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With all the press and buyers swarming around Milan's Salone del Mobile, I was so happy to wander into a seemingly inauspicious exhibition called "Shapes of Japanese Style." The group show was tucked into the gallery's basement and, like many exhibits of its kind, felt a little thin.

That was until my eyes landed on Hidebumi Yamaguchi's IMAnoWa collection. The concept, to encourage users to enjoy "Wa" (a sense of Japanese), is represented by three strikingly beautiful objects: a vase, a bento box, and a set of plates. The plates are named kuru kuru, which the award-winning designer said translated as "rotate rotate," though he agreed that our more literal translation of "spin spin" sounded nice. Comprised of two brilliant rouge pieces with thumb-like extensions, and a white piece with a protruding nipple, the three can be stacked or arranged in different ways to create subtle character shifts.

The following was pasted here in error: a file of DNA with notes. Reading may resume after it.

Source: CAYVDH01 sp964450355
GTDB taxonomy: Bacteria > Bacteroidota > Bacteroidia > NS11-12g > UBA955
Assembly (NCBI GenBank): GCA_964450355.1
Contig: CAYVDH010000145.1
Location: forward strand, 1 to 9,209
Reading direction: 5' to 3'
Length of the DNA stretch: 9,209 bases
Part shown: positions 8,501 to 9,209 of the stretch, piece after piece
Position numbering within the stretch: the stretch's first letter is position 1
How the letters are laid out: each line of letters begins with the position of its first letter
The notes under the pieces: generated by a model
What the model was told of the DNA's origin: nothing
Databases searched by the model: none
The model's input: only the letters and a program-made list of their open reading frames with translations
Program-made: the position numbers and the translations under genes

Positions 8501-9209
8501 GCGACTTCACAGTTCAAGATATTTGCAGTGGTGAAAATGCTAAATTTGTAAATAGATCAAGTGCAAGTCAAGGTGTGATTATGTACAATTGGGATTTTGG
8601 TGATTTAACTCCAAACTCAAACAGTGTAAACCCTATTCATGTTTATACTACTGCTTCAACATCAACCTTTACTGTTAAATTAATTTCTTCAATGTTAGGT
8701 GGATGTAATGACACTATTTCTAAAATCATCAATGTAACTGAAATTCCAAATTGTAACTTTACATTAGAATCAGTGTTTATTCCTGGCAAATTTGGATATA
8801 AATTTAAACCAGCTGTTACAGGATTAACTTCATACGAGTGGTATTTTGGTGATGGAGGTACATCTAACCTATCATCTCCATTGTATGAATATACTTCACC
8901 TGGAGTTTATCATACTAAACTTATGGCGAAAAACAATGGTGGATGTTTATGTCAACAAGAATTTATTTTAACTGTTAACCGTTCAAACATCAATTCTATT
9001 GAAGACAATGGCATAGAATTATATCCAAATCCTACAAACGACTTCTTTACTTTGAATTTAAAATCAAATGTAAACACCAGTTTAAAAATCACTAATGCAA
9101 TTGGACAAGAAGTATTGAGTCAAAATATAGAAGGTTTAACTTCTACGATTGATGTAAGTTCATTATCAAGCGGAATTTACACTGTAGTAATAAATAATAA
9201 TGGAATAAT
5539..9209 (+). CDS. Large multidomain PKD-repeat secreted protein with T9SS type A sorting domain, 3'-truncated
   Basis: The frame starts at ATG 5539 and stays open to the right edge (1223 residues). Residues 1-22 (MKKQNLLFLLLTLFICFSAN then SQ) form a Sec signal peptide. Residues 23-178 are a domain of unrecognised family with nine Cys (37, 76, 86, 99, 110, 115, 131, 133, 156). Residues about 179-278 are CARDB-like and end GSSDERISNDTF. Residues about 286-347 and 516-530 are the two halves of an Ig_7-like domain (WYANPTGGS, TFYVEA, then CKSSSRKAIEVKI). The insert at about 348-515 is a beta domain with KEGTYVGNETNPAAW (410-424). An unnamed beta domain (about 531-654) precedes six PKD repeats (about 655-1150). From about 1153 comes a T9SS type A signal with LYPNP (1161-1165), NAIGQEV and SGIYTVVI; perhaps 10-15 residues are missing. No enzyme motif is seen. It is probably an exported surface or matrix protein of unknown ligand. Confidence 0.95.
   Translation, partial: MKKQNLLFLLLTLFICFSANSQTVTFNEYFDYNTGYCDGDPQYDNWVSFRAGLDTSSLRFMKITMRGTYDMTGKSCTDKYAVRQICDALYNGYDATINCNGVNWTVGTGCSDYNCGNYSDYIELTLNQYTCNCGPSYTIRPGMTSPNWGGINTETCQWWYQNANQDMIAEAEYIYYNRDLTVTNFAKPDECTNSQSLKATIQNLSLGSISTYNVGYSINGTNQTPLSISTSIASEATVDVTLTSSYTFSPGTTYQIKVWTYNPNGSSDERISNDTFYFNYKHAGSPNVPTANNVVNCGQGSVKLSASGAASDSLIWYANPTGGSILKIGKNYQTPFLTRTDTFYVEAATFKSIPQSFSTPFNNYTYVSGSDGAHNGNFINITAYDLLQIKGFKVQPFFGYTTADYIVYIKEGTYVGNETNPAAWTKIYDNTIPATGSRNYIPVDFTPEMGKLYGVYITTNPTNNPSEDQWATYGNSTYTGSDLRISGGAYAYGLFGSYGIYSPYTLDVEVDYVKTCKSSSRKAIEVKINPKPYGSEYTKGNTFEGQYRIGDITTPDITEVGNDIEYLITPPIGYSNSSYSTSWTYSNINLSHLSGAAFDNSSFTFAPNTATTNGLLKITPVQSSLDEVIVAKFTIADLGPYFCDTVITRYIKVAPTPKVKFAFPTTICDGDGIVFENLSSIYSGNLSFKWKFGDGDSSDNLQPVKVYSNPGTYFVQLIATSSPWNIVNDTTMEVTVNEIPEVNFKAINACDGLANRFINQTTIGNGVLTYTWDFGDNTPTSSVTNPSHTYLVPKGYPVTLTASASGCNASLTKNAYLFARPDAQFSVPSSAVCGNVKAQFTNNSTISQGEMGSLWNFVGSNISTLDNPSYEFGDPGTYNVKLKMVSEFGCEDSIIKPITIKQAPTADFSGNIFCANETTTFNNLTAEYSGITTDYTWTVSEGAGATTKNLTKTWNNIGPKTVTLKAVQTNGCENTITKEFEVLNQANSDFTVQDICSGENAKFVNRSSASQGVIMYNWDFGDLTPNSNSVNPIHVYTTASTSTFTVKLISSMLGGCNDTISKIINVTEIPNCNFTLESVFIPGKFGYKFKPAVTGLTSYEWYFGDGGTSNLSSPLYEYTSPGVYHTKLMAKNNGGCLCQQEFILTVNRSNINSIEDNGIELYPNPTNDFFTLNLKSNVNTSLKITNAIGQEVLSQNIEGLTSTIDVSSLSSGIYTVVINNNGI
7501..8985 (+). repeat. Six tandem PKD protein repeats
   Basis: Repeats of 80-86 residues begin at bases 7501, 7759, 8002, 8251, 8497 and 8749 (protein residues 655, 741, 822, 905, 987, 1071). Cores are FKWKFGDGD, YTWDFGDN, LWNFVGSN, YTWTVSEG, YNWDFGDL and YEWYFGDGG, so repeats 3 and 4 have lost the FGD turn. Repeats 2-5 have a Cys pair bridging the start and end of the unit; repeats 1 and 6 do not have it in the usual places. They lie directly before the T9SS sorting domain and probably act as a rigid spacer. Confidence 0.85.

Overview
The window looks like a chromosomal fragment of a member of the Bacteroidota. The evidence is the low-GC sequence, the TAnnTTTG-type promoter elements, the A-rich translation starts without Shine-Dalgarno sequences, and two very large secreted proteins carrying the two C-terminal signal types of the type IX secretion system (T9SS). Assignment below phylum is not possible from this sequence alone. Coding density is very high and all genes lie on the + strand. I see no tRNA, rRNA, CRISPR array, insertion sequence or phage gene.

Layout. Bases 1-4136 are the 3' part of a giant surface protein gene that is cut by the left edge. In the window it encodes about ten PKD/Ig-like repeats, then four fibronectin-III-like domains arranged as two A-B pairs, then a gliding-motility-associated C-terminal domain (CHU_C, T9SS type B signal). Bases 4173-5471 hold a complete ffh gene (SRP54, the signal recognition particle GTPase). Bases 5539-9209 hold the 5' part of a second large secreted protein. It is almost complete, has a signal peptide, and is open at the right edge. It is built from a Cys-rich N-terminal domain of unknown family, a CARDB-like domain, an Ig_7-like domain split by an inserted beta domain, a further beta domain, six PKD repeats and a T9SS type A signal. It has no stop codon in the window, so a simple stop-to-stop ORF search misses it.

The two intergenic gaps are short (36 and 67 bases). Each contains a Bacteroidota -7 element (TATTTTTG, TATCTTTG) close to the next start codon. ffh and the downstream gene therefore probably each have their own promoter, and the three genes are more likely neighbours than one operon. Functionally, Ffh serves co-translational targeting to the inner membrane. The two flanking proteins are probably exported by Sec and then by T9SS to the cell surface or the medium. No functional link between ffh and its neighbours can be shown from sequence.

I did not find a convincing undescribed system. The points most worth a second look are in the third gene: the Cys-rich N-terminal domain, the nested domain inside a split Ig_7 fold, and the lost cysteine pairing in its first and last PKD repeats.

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Akaikage, or "red shadow," is a simple flower vase infused with architectural qualities. Looking like a housing tower set against the cityscape, the red acrylic cylindrical container emanates a subtle red glow against the backdrop. The most striking piece was the bento box called Shima, or "island." Hidebumi's description of this piece, given in hushed, somewhat broken English, brought home just how radically different Japanese design is. He said the piece represents an island in the middle of a sea (the tabletop) that friends travel across to reach their common refuge, the food and drink contained within. Also resembling a modern building with a low-slung roof, the bento box could be likened to a shelter and the three red sake cups, giant columns supporting an overhanging roof.

See more images after the jump.

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